Jungeun Kim, Keunho Choi, Gunwoo Kim
Mar 1, 2012
Expert Syst. Appl.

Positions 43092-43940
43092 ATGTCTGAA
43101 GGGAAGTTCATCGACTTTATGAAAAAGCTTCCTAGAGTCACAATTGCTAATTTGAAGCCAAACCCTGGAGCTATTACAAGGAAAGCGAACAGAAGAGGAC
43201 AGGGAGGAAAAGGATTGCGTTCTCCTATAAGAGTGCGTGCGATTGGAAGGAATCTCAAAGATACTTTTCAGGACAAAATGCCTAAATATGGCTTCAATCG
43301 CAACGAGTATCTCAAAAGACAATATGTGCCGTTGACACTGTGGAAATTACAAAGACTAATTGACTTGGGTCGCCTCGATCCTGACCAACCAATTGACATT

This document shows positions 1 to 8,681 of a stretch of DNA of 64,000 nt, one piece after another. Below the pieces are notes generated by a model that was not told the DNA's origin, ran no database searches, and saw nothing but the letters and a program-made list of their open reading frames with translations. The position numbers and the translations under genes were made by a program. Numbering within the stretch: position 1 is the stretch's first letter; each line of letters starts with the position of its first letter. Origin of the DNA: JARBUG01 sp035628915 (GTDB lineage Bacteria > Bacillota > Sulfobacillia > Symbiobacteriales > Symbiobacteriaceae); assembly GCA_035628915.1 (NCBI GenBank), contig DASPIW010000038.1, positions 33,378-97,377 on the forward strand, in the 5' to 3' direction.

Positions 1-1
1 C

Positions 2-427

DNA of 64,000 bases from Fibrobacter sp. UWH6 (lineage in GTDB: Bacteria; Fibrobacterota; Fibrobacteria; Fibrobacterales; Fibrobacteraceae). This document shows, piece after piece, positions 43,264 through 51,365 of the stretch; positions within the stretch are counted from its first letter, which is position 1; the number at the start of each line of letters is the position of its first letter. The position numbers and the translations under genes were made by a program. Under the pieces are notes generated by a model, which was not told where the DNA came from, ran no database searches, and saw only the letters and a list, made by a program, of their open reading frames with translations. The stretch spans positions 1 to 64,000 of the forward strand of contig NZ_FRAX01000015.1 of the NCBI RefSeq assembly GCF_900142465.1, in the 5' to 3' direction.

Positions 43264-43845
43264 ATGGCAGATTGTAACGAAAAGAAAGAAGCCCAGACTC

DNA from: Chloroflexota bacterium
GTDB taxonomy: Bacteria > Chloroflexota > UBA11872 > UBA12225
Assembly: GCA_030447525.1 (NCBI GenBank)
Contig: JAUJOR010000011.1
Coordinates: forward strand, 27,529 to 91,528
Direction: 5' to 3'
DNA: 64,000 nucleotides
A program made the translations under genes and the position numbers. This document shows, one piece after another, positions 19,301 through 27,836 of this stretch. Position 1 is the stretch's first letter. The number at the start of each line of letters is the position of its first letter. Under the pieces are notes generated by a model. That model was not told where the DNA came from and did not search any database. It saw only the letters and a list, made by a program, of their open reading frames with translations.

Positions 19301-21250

Loan fraud is a critical factor in the insolvency of financial institutions, so companies make an effort to reduce the loss from fraud by building a model for proactive fraud prediction. However, there are still two critical problems to be resolved for the fraud detection: (1) the lack of cost sensitivity between type I error and type II error in most prediction models, and (2) highly skewed distribution of class in the dataset used for fraud detection because of sparse fraud-related data. The objective of this paper is to examine whether classification cost is affected both by the cost-sensitive approach and by skewed distribution of class. To that end, we compare the classification cost incurred by a traditional cost-insensitive classification approach and two cost-sensitive classification approaches, Cost-Sensitive Classifier (CSC) and MetaCost. Experiments were conducted with a credit loan dataset from a major financial institution in Korea, while varying the distribution of class in the dataset and the number of input variables. The experiments showed that the lowest classification cost was incurred when the MetaCost approach was used and when non-fraud data and fraud data were balanced. In addition, the dataset that includes all delinquency variables was shown to be most effective on reducing the classification cost.